An arbitrator's award may be set aside where it violates a well-defined, dominant public policy. That policy must be gleaned "by reference to the laws and legal precedents and not from general considerations of supposed public interests." W.R. Grace & Co. v. Local Union 759, Intl. Union of the United Rubber, Cork, Linoleum & Plastic Workers of America, 461 U.S. 757, 766 (1983), quoting from Muschany v. United States, 324 U.S. 49, 66 (1945). In Massachusetts, the law is the same. See Massachusetts Hy. Dept. v. American Fedn. of State, County & Mun. Employees, Council 93, 420 Mass. at 16. When there is a conflict between the provisions of G.L. c. 41, s. 111F, and a collective bargaining agreement, the latter shall prevail. G. L. c. 150E, s. 7(d)(e). Whether that conflict arises because of clear language in the agreement, or as a result of an arbitrator's interpretation of the contract, is of no consequence.
The town argues, finally, that the arbitrator ignored the parties' express agreement that vacation time would not be cumulative from year to year. This argument fails for two reasons. First, the arbitrator's interpretation of the contract in this regard, even if erroneous, is not subject to review. See Leahy v. Local 1526, Am. Fedn. of State, County, & Mun. Employees, 399 Mass. at 355; Massachusetts Hy. Dept. v. American Fedn. of State, County & Mun. Employees, Council 93, supra at 15. It is not within our purview to determine how the arbitrator reached his result, or whether he ignored certain aspects of the agreement. "Whether the arbitrator exceeded the scope of his powers is an issue always open for review . . . but that review is confined to the award itself because, in the absence of fraud, the manner in which the arbitrator reached the decision is of no relevance." School Comm. of Holyoke v. Deprey, 8 Mass. App. Ct. 58 , 62 (1979).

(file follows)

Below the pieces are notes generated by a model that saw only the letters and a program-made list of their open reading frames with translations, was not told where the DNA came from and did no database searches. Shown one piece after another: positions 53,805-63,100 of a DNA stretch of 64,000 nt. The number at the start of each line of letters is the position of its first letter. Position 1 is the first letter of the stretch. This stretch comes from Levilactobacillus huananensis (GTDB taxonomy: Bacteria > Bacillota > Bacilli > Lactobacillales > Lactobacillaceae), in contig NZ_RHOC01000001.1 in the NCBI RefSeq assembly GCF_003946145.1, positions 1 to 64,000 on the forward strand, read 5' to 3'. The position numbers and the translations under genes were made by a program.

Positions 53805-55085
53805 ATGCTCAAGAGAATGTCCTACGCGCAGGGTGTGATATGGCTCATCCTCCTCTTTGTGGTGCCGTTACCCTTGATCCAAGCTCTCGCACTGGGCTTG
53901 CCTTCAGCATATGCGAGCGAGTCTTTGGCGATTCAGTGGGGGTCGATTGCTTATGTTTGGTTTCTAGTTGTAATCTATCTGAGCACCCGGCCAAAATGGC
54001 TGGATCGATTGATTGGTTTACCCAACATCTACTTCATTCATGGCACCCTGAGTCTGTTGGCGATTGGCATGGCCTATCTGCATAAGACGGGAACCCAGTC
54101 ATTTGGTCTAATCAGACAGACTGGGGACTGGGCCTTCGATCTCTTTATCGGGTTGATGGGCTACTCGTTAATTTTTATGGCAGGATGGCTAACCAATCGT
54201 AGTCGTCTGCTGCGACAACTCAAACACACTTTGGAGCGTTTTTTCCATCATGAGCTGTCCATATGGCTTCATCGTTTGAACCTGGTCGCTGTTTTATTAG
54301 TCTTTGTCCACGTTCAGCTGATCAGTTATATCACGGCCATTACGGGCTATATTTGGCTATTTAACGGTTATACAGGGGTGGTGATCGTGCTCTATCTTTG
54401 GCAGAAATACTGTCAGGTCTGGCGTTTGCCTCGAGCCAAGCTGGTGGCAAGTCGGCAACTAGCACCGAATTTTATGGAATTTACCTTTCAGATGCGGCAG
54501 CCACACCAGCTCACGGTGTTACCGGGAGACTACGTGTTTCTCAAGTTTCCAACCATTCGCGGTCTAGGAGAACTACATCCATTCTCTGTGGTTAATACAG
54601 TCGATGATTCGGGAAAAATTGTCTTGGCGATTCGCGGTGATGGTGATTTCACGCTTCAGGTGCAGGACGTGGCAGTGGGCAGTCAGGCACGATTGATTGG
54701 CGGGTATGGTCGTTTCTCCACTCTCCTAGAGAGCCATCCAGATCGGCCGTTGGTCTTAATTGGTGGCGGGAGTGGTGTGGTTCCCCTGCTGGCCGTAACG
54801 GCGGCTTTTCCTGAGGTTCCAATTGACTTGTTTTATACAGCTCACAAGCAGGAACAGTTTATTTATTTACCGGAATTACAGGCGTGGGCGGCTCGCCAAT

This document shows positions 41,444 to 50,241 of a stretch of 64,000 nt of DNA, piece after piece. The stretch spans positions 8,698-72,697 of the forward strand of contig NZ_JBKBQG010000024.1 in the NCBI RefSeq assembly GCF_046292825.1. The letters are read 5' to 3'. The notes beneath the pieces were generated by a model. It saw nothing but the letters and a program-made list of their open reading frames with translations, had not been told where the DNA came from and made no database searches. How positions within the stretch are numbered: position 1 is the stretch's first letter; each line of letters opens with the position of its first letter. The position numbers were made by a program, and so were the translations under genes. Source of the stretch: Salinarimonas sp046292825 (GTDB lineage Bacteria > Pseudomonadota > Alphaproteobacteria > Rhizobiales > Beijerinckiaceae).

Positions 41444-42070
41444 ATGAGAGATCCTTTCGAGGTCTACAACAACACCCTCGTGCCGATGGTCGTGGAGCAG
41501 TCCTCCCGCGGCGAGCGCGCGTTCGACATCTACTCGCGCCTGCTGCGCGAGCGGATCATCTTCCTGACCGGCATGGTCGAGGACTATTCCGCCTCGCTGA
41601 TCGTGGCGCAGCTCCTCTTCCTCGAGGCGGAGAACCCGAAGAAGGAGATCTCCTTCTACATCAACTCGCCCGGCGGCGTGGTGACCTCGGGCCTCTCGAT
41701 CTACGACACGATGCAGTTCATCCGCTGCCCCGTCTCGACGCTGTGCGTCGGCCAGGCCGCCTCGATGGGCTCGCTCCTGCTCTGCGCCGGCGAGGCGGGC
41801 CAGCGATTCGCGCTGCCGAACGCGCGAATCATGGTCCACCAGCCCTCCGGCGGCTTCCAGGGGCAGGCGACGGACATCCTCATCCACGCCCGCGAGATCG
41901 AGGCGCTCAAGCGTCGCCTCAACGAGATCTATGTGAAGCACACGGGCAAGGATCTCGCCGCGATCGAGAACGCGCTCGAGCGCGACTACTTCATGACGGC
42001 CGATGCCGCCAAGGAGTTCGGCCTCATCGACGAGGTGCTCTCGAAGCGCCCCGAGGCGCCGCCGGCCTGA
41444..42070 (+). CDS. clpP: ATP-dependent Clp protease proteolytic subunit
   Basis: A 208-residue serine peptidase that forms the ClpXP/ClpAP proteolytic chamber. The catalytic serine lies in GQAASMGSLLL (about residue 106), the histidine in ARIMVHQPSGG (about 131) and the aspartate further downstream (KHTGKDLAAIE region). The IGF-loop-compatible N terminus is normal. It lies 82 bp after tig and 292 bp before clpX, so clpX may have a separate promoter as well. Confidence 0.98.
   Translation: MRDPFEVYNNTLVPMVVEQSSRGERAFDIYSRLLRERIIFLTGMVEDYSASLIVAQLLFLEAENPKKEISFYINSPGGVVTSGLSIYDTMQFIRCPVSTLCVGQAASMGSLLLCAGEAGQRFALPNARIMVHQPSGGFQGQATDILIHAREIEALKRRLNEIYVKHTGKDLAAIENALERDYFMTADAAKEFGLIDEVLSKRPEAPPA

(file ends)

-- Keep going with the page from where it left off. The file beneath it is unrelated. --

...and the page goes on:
Secondly, the finding of a substantial past practice of ignoring this aspect of the contract gives ample support to the arbitrator's finding in this regard.
The judgment of the Superior Court is vacated, and a new judgment shall enter affirming the arbitrator's award.
[Note 1] The association's cross motion for summary judgment was denied.
[Note 2] The arbitrator did, however, concur with the town with respect to the question of sick leave incentive pay, and reasoned that the town did not violate the collective bargaining agreement when it refused to pay Thomas incentive pay while he was on IOD leave. That issue is not before us.
[Note 3] Article VIII of the CBA conditioned accrual of vacation time on an employee's status as a "regular full time employee covered by this agreement." Article IX provided that "all regular full time employees covered by this agreement shall be eligible to receive time off with pay in the event of a bona fide personal sickness and non-service connected injury." Article IX further provides for incentive pay if an employee "refrains from using all or part of his'. . . sick leave eligibility accrued during [one] fiscal year."